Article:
Dr. Christina Greer (115266)
Dr. Christina Greer

Have you seen Champion yet?

Well, Terence Blanchard has done it again. He’s made music, he’s made a new opera at the Met, and he’s made history. Even if you don’t fancy yourself as an opera lover or aficionado, Blanchard’s latest opera is a must see. 

The Met describes Champion as an “operatic retelling of the dramatic story of boxer Emile Griffith…Bass-baritone Ryan Speedo Green stars as the closeted young hatmaker-turned-prizefighter, who rises from obscurity to become world champion and, in one of the great tragedies in sports history, kills his homophobic archrival in the ring.” As we continue to grapple with questions pertaining to equity and inclusion in the LGBTQ+ community, this opera is important and timely for our continued dialogues.

Many of you may know Blanchard’s work from the countless scores he’s done for Hollywood movies—more specifically, several of Spike Lee’s most poignant films. In so many ways, Blanchard and his trumpet have provided the soundtrack to our lives. If you’ve enjoyed recent films such as “Black Klansman,” “Harriet,” “Da 5 Bloods,” or the “Woman King”—those were all Blanchard originals. And if you remember watching “Red Tails,” “Miracle at St Anna,” “Inside Man,” or “Bamboozled,” those were also Blanchard original scores. 

As I head to the Met to support Blanchard’s latest opera, I am still reflecting on the history he made in 2021 by being the first African American in the century, and the history of the Met, to stage an opera, Fire Shut Up In My Bones. We’ve come a long way, but we still have a long way to go. In interviews, Blanchard always shouts out the countless musicians who came before him but did not have the same opportunities, due to a host of structural and institutional reasons…whether it be racism or a lack of acceptance of jazz as a true artform.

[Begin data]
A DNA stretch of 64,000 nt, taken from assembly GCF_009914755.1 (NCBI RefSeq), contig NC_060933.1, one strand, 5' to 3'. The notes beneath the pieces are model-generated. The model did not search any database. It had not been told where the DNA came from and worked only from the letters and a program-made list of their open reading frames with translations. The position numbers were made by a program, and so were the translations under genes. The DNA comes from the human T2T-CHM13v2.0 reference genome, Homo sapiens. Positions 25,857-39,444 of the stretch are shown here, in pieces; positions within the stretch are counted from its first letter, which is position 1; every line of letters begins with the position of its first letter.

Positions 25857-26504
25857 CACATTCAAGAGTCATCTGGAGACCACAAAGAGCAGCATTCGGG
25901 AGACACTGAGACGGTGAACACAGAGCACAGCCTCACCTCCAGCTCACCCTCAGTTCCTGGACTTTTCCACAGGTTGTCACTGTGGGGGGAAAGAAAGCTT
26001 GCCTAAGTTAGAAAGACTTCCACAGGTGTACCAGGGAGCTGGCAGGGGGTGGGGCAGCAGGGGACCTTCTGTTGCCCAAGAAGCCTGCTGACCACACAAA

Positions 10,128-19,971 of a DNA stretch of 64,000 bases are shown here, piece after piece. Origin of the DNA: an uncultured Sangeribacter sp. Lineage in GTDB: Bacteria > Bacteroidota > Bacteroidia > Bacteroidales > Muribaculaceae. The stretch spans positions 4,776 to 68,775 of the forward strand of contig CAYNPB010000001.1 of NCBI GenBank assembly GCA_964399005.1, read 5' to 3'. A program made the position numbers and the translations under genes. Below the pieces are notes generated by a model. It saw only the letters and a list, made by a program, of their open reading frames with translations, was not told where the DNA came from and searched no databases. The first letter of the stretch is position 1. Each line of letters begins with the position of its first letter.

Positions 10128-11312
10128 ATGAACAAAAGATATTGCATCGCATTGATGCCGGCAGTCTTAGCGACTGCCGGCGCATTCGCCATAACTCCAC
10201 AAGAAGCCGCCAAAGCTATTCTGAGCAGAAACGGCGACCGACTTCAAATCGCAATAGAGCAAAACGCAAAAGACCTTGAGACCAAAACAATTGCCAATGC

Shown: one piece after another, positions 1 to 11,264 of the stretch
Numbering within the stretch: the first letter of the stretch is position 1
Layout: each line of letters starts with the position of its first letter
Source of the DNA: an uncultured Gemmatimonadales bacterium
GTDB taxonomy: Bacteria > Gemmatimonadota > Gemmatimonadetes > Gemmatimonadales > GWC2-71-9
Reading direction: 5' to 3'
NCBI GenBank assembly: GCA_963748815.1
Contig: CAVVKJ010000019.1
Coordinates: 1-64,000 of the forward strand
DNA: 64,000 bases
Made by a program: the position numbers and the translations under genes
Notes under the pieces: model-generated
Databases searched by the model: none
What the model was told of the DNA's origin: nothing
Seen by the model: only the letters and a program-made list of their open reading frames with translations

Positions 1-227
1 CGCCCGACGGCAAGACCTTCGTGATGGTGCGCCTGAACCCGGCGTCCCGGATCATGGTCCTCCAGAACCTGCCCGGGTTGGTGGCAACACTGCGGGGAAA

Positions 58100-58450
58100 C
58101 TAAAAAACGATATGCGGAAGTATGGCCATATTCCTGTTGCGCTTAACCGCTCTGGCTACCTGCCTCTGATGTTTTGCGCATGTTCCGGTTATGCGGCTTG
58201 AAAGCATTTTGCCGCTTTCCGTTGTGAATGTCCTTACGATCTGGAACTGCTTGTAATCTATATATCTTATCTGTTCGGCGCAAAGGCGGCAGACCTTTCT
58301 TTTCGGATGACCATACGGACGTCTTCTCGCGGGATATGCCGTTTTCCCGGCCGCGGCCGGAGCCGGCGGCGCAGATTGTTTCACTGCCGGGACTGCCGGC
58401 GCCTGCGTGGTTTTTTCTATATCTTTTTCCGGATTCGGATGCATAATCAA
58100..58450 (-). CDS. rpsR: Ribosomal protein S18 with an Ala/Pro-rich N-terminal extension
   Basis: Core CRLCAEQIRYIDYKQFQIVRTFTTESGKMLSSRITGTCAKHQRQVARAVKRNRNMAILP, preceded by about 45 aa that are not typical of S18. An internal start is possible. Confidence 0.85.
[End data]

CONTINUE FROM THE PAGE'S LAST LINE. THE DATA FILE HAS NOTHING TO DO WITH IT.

What continues to fascinate me are the number of jazz musicians who have a strong foundation in classical music or even opera. As I reflect on Champion the opera, I will be listening for Blanchard’s signature notes that seem to awaken the soul in a mixture of history, elation, and wonderment. I can’t fully describe it, but after listening to Blanchard’s original scores on “4 Little Girls” or “Eve’s Bayou,” you’ll know what I mean.

As we celebrate a living legend, be sure to check out Champion at the Met Opera. The opera is performed on select nights, plan accordingly at www.metopera.org. The show runs April 10, 14, 18, 22, 25, and 29, and May 4, 8, and 13. 

If we care about increased representation, we must support the efforts of trailblazers like Blanchard. I know the late Wayne Shorter is looking down and smiling…I know I will be.  

Christina Greer, Ph.D., is an associate professor at Fordham University; author of “Black Ethnics: Race, Immigration, and the Pursuit of the American Dream”; and the co-host of the podcast FAQ-NYC and host of The Blackest Questions podcast at TheGrio. 

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